FEATURED:

McConnell, Schumer lay down goals for budget talks

McConnell, Schumer lay down goals for budget talks
© Greg Nash
The Senate's top two members laid down goal posts for budget talks on Wednesday, ahead of a meeting with the White House to try to hammer out a budget deal and tackle other outstanding legislation. 
 
Senate Majority Leader Mitch McConnellAddison (Mitch) Mitchell McConnellDems confront Kelly after he calls some immigrants 'lazy' McConnell: 'Whoever gets to 60 wins' on immigration Overnight Defense: Latest on spending fight - House passes stopgap with defense money while Senate nears two-year budget deal | Pentagon planning military parade for Trump | Afghan war will cost B in 2018 MORE (R-Ky.) and Minority Leader Charles SchumerCharles (Chuck) Ellis SchumerGOP lawmaker: Dems not standing for Trump is 'un-American' Trump called for unity — he didn’t even last a week Overnight Defense: GOP plays hardball by attaching defense funding to CR | US reportedly drawing down in Iraq | Russia, US meet arms treaty deadline | Why the military wants 6B from Congress MORE (D-N.Y.) took to the Senate floor on Wednesday to detail their priorities for any agreement, while urging the other party to compromise. 
 
"The Senate will need to tackle a number of important issues this year. It's my sincere hope that we can do so in a renewed spirit of comity, collegiality and bipartisanship. I note that colleagues on both sides of the aisle share the hope and it's urgent that we make it a reality," McConnell said. 
 
McConnell pointed to the Jan. 19 deadline to prevent a government shutdown. Congress must also reach a deal on the budget to prevent automatic across-the-board spending cuts under the Budget Control Act. 
 
McConnell, Schumer, House Speaker Paul RyanPaul Davis RyanMcConnell: 'Whoever gets to 60 wins' on immigration Overnight Defense: Latest on spending fight - House passes stopgap with defense money while Senate nears two-year budget deal | Pentagon planning military parade for Trump | Afghan war will cost B in 2018 House passes stopgap spending measure with defense money MORE (R-Wis.) and House Minority Leader Nancy PelosiNancy Patricia D'Alesandro PelosiGOP lawmaker: Dems not standing for Trump is 'un-American' Rep. Gutiérrez: 'Complete betrayal' if Pelosi backs budget caps deal without DACA Senate leaders say they're zeroing in on two-year budget deal MORE (D-Calif.) are scheduled to meet with Mick MulvaneyJohn (Mick) Michael MulvaneyOvernight Regulation: EPA sued over water rule delay | House passes bill to ease ObamaCare calorie rule | Regulators talk bitcoin | Patient groups oppose FDA 'right to try' bill Mnuchin wants to know how consumer bureau is handling Equifax breach Overnight Finance: Senators near two-year budget deal | Trump would 'love to see a shutdown' over immigration | Dow closes nearly 600 points higher after volatile day | Trade deficit at highest level since 2008 | Pawlenty leaving Wall Street group MORE, Trump's budget chief, and Marc Short, the White House director of legislative affairs, at the Capitol on Wednesday afternoon.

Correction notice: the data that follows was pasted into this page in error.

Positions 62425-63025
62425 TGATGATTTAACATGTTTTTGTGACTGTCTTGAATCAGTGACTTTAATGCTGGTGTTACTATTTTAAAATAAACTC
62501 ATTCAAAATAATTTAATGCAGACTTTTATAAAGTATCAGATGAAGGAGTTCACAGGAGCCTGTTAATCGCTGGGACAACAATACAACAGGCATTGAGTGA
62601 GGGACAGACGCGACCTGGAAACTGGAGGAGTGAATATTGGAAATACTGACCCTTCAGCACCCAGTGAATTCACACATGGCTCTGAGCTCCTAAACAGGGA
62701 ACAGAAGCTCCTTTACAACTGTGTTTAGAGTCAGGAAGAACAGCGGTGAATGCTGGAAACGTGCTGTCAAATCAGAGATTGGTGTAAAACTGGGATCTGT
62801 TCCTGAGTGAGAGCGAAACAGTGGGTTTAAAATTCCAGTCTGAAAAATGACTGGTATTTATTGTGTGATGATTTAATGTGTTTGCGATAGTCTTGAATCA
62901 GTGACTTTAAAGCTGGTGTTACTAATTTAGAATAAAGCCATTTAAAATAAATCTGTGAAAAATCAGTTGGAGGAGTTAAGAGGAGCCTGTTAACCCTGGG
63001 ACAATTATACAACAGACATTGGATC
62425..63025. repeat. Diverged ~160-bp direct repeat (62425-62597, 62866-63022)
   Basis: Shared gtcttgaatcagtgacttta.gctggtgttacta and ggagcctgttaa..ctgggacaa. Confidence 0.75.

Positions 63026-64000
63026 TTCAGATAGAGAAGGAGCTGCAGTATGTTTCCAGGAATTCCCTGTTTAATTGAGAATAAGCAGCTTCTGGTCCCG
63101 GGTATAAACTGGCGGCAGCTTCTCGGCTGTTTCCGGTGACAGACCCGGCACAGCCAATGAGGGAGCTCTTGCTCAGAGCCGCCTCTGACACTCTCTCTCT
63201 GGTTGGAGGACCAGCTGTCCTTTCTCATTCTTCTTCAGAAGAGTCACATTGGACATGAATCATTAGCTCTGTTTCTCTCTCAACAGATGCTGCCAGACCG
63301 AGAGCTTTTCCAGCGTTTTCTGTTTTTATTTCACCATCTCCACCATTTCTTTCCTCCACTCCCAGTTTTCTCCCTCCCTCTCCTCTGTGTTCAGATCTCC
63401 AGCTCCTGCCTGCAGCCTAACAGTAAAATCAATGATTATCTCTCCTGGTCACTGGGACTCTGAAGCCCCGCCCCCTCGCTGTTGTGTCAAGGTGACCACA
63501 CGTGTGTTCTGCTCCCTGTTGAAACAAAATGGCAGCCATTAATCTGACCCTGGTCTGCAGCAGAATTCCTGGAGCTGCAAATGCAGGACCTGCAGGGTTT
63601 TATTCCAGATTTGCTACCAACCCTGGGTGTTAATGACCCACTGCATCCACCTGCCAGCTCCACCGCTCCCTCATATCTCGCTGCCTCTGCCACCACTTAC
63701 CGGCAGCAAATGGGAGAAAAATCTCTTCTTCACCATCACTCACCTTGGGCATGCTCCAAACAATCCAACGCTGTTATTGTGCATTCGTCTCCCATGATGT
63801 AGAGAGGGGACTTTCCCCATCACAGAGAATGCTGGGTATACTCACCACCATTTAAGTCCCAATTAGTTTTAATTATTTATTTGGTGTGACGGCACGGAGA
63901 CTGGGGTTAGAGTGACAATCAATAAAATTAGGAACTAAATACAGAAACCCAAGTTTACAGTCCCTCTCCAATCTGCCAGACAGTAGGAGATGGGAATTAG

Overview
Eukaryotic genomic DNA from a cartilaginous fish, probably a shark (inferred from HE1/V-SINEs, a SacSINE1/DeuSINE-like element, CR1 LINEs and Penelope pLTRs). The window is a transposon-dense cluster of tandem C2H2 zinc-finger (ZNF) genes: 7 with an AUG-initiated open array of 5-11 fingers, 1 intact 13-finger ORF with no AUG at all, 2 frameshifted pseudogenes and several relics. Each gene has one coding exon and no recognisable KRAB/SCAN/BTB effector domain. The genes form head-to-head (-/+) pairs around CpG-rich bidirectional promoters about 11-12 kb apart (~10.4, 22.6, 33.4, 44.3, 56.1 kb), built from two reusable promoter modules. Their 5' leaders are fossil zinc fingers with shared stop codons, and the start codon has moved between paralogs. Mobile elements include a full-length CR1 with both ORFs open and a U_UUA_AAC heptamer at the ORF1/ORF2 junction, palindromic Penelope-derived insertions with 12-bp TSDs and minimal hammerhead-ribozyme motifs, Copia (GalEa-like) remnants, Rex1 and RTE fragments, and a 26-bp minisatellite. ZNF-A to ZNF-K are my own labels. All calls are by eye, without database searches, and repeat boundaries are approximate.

The White House and top lawmakers have been negotiating for weeks but failed to lock down an agreement. 
 
Democrats' push for parity between increases on defense and nondefense spending had emerged as one sticking point. McConnell urged them on Wednesday to "set aside" the demand.  
 
"There is no reason why funding for our national security and our service members should be limited by an arbitrary political formula that bears no relationship to actual need," he said. 
 
Republicans argue that years of declining budgets have hollowed out the U.S. military and left it unable to keep up with a myriad of international threats. 
 
Democrats are also expected to bring up the Deferred Action for Childhood Arrivals (DACA) program, which the Trump administration announced last year it would end. 
 
Democratic leadership took fire from progressives and immigration activists after they left Washington last month without an agreement that linked DACA to border security. 
 
Schumer, saying 2017 was "not a year to be proud of," urged Republicans and President TrumpDonald John TrumpTillerson: Russia already looking to interfere in 2018 midterms Dems pick up deep-red legislative seat in Missouri Speier on Trump's desire for military parade: 'We have a Napoleon in the making' MORE to "engage in good faith" on DACA, as well as other issues including the Children's Health Insurance Program and disaster aid. 
 
"In contrast to a year of chaos and ineffectiveness, a year in which little was accomplished, and what was done was done for the wealthy and narrow special interests, I hope this year can be one of bipartisanship," Schumer said. 
 
He added that he believes a deal could be reached on DACA if Republicans set aside "unreasonable demands like an absurdly expensive, ineffective border wall that publicly many Republicans oppose, and privately many more do."